Editor’s Note: California, Here We Come!
The reasons why Commercial Observer is taking a big step into the Los Angeles real estate market
Reading through our California correspondent Alison Stateman’s birds-eye view of the Los Angeles real estate market, I had one of those apple-falling-on-the-head epiphanies.
“Last year alone saw streaming giant Netflix fully lease 415,226 square feet of office space between the ICON and CUE buildings on the Sunset Bronson Lot at 5800 Sunset Boulevard at an estimated rent of $4.75 to $5 a square foot per month.”
Wait a second…the rent on Sunset Boulevard is $4.75 to $5 per square foot?
Taking a look at Cushman & Wakefield’s fourth-quarter 2017 Greater Los Angeles office report the figure was even more shocking: $3.29 was the average asking rent, up from $3.01 the previous year. (L.A. rents are calculated monthly. In New York City, they are calculated annually. So while $3.29 a foot would equal $39.48 a foot in New York City, that is still a far cry from New York City rents.)
What the heck—I wondered—is Commercial Observer doing taking office space in Downtown Manhattan, where the rent averages $60.23 per square foot (as per C&W’s fourth-quarter Manhattan office report), if we could get it for 39 bucks in L.A.?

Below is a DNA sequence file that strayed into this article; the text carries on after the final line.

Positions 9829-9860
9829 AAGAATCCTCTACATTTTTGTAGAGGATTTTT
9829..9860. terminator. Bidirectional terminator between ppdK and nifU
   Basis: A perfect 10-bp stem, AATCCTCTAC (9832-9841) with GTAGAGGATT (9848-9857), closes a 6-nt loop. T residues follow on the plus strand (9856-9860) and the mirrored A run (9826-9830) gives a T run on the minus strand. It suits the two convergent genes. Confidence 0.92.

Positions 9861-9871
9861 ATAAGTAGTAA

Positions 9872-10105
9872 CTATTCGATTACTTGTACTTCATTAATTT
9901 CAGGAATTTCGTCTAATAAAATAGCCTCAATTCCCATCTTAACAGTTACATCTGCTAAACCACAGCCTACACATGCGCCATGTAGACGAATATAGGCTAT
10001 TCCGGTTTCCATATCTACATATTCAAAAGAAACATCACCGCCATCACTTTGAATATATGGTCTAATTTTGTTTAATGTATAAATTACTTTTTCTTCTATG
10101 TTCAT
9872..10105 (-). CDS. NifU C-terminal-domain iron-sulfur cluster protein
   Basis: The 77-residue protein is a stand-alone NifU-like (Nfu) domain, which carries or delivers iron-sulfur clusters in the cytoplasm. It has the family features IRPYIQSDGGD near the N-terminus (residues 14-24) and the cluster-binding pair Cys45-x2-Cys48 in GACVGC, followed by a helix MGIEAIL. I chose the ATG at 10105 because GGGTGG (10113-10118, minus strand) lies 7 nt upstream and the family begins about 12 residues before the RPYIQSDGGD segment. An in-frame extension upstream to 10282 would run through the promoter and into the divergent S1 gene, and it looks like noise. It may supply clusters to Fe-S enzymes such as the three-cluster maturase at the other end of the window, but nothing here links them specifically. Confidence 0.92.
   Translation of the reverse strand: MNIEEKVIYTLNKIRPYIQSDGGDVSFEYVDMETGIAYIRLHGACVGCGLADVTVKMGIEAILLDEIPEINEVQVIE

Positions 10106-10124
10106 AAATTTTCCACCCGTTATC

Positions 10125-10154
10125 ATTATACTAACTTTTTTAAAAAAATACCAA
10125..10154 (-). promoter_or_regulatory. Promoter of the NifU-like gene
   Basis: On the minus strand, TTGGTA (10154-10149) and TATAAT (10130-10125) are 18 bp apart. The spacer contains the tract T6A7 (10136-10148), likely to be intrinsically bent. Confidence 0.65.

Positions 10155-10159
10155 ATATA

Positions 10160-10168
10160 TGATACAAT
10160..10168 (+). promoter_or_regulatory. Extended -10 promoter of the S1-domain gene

As worldly as we pretend to be, New Yorkers are still extremely provincial when it comes to knowing the way things function outside of our five-borough plot of heaven. And, if anything, being caught off guard by the fact that rents were so low in the second most-populous metropolis in the nation reinforced precisely why CO is launching a Los Angeles newsletter and including regular L.A. coverage on the website.
First off, New York real estate professionals should know this kind of stuff. We’ve long said that real estate is a national story as much as a local one—and the serious real estate professionals should be versed in the growing, thriving markets no matter where they’re based.
But second, and more important, it’s critical that a market like L.A., which saw 12 million square feet of leases signed last year, has an outlet dedicated to real estate news. For months we talked to brokers, publicists, architects and retailers—all of whom told us the same thing: L.A. needs a publication like CO.
Our model is simple: We are doing the same sorts of features that CO has covered so well in Gotham for more than a decade. This includes sitting down with some of the giants of the industry like Frank Gehry, probably the greatest architect of his generation; news of transactions like Intercontinental’s $123.5 million buy in Burbank; how these transactions are financed, like Runyon Group’s $38 million construction loan for a mixed-use development in Culver City; the state and local news that affects development; data analysis like the fact that L.A. is the second-largest coworking market in the country; Q&As with California’s finance professionals like Invesco’s Charlie Rose (not the same as the talk show guy). And more.
As we delve further into L.A. coverage, our mantra from New York will be, “Hooray for Hollywood!”
Update: This story was edited to reflect the difference between how Los Angeles and New York City rents are determined.